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Principles of MIMO-OFDM Wireless Systems

Helmut Bölcskei

Communication Technology Laboratory

Swiss Federal Institute of Technology (ETH)

Sternwartstrasse 7, CH-8092 Zürich

Phone: +41-1-6323433, Fax: +41-1-6321209, Email: boelcskei@nari.ee.ethz.ch

Abstract

The use of multiple antennas at both ends of a wireless link (MIMO technology) holds the potential

to drastically improve the spectral efficiency and link reliability in future wireless communications

systems. A particularly promising candidate for next-generation fixed and mobile wireless systems

is the combination of MIMO technology with Orthogonal Frequency Division Multiplexing

(OFDM). This chapter provides an overview of the basic principles of MIMO-OFDM.

1 Introduction

The major challenges in future wireless communications system design are increased spectral effi-

ciency and improved link reliability. The wireless channel constitutes a hostile propagation medium,

which suffers from fading (caused by destructive addition of multipath components) and interference

from other users. Diversity provides the receiver with several (ideally independent) replicas of the

transmitted signal and is therefore a powerful means to combat fading and interference and thereby

improve link reliability. Common forms of diversity are time diversity (due to Doppler spread) and

frequency diversity (due to delay spread). In recent years the use of spatial (or antenna) diversity has

become very popular, which is mostly due to the fact that it can be provided without loss in spectral

efficiency. Receive diversity, that is, the use of multiple antennas on the receive side of a wireless

1

link, is a well-studied subject [1]. Driven by mobile wireless applications, where it is difficult to

deploy multiple antennas in the handset, the use of multiple antennas on the transmit side combined

with signal processing and coding has become known under the name of space-time coding [2–4]

and is currently an active area of research. The use of multiple antennas at both ends of a wireless

link (multiple-input multiple-output (MIMO) technology) has recently been demonstrated to have

the potential of achieving extraordinary data rates [5–9]. The corresponding technology is known as

spatial multiplexing [5,9] or BLAST [6,10] and yields an impressive increase in spectral efficiency.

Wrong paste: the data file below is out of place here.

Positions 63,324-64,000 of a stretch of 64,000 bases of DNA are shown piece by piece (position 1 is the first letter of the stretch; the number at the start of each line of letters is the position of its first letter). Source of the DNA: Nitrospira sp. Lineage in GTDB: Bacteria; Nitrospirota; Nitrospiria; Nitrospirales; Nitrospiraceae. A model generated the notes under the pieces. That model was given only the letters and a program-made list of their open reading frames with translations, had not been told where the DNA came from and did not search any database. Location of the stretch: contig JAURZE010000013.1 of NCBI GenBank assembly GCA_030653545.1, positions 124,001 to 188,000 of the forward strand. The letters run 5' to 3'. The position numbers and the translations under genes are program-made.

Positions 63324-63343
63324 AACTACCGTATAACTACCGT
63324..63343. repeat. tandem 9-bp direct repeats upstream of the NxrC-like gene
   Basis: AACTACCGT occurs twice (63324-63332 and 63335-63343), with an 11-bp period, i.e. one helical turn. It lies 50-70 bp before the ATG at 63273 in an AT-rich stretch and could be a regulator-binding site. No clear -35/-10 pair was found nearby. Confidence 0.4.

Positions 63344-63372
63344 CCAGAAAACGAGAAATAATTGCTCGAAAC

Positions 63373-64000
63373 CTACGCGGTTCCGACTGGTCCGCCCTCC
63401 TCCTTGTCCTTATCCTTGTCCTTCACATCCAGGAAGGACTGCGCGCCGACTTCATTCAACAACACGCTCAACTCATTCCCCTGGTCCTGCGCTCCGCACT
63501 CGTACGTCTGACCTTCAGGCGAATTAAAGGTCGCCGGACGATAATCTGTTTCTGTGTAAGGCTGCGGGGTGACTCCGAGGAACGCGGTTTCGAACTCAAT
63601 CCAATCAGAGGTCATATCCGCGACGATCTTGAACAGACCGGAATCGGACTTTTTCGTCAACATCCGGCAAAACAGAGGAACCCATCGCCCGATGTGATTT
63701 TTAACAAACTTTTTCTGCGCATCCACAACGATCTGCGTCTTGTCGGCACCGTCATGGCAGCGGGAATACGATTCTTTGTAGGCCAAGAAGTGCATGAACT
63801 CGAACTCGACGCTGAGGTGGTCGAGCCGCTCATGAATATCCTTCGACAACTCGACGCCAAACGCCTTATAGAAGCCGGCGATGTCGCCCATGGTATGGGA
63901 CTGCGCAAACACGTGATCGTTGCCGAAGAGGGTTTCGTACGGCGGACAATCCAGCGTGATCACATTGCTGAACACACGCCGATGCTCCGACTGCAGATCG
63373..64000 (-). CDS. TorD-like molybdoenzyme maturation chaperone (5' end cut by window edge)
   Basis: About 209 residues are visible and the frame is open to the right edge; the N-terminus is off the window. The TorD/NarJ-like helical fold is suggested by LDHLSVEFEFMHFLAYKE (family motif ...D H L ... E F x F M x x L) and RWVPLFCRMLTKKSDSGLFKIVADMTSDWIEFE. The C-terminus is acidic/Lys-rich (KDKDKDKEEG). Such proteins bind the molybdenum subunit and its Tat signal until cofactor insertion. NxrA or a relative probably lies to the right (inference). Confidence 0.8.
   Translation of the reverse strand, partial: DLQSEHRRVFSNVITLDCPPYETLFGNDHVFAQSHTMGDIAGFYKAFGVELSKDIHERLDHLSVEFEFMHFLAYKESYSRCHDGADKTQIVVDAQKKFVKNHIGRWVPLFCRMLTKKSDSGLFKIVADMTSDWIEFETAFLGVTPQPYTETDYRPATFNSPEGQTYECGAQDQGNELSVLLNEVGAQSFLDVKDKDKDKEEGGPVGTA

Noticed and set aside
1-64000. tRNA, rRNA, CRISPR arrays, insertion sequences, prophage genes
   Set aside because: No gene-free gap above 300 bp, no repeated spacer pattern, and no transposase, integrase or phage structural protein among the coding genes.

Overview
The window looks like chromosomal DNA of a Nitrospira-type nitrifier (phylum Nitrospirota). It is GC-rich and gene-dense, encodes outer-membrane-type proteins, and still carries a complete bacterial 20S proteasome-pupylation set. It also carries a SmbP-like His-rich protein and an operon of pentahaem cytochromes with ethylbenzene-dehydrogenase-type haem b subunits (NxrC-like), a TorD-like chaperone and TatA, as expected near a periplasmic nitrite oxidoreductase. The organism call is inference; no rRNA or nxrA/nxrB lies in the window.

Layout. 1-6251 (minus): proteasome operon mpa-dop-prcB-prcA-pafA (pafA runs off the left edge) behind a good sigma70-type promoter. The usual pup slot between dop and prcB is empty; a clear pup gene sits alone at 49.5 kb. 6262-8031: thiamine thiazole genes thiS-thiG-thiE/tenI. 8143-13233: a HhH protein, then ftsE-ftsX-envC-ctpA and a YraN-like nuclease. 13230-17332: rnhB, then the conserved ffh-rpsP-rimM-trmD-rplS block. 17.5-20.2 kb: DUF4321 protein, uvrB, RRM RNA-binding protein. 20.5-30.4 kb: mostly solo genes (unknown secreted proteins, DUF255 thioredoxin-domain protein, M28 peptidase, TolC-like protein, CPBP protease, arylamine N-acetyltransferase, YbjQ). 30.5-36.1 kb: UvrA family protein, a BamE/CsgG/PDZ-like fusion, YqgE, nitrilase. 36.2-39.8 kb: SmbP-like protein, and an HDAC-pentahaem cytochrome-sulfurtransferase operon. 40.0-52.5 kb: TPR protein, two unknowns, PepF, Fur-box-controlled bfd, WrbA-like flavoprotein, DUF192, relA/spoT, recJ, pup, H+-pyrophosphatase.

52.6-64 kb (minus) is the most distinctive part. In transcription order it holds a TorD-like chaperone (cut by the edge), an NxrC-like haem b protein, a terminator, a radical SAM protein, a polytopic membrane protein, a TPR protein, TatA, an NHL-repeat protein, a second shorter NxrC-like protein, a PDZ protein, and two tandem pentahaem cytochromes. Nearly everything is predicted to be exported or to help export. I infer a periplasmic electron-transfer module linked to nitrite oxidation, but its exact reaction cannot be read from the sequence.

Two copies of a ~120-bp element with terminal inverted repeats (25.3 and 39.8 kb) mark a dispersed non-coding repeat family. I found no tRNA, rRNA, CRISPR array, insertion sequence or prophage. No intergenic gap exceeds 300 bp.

Most of the previous work in the area of MIMO wireless has been restricted to narrowband

systems. Besides spatial diversity broadband MIMO channels, however, offer higher capacity and

frequency diversity due to delay spread. Orthogonal frequency division multiplexing (OFDM) [11,12]

significantly reduces receiver complexity in wireless broadband systems. The use of MIMO technology

in combination with OFDM, i.e., MIMO-OFDM [8,9,13], therefore seems to be an attractive solution

for future broadband wireless systems.

The purpose of this chapter is to provide a survey of the basic principles of MIMO-OFDM. Most

of the material in this chapter appeared in (more detail) in [9, 13,14].

Notation. E{·} denotes the expectation operator, IM is the M × M identity matrix, 0M ×N stands for the M × N all zeros matrix, ‖A‖2F =

∑ i,j |[A]i,j|2 is the squared Frobenius norm of the

matrix A, A ⊗ B denotes the Kronecker product of the matrices A and B, Tr(A) and det(A) stand

for the trace and the determinant of A, respectively, r(A) is the rank of A, λi(A) denotes the i-th

eigenvalue of A, σ(A) stands for the eigenvalue spectrum of A, ai denotes the i-th column of A, and

vec(A) = [aT0 a T 1 . . . a

T N−1]

T . The superscripts T,∗,H denote transpose, elementwise conjugation,

and conjugate transpose, respectively. A circularly symmetric complex Gaussian random variable is

a random variable z = (x + jy) ∼ CN (0, σ2), where x and y are independent, identically distributed

(i.i.d.) N (0, σ2/2).

2 The Broadband MIMO Fading Channel

In this section, we shall introduce a model for MIMO broadband fading channels taking into account

real-world propagation conditions.

2

Basic assumptions. In the following, MT and MR denote the number of transmit and receive

antennas, respectively. We assume that the discrete-time MR × MT matrix-valued channel has order

L − 1 with transfer function

H(ej2πθ) = L−1∑

l=0

Hle −j2πlθ, 0 ≤ θ < 1, (1)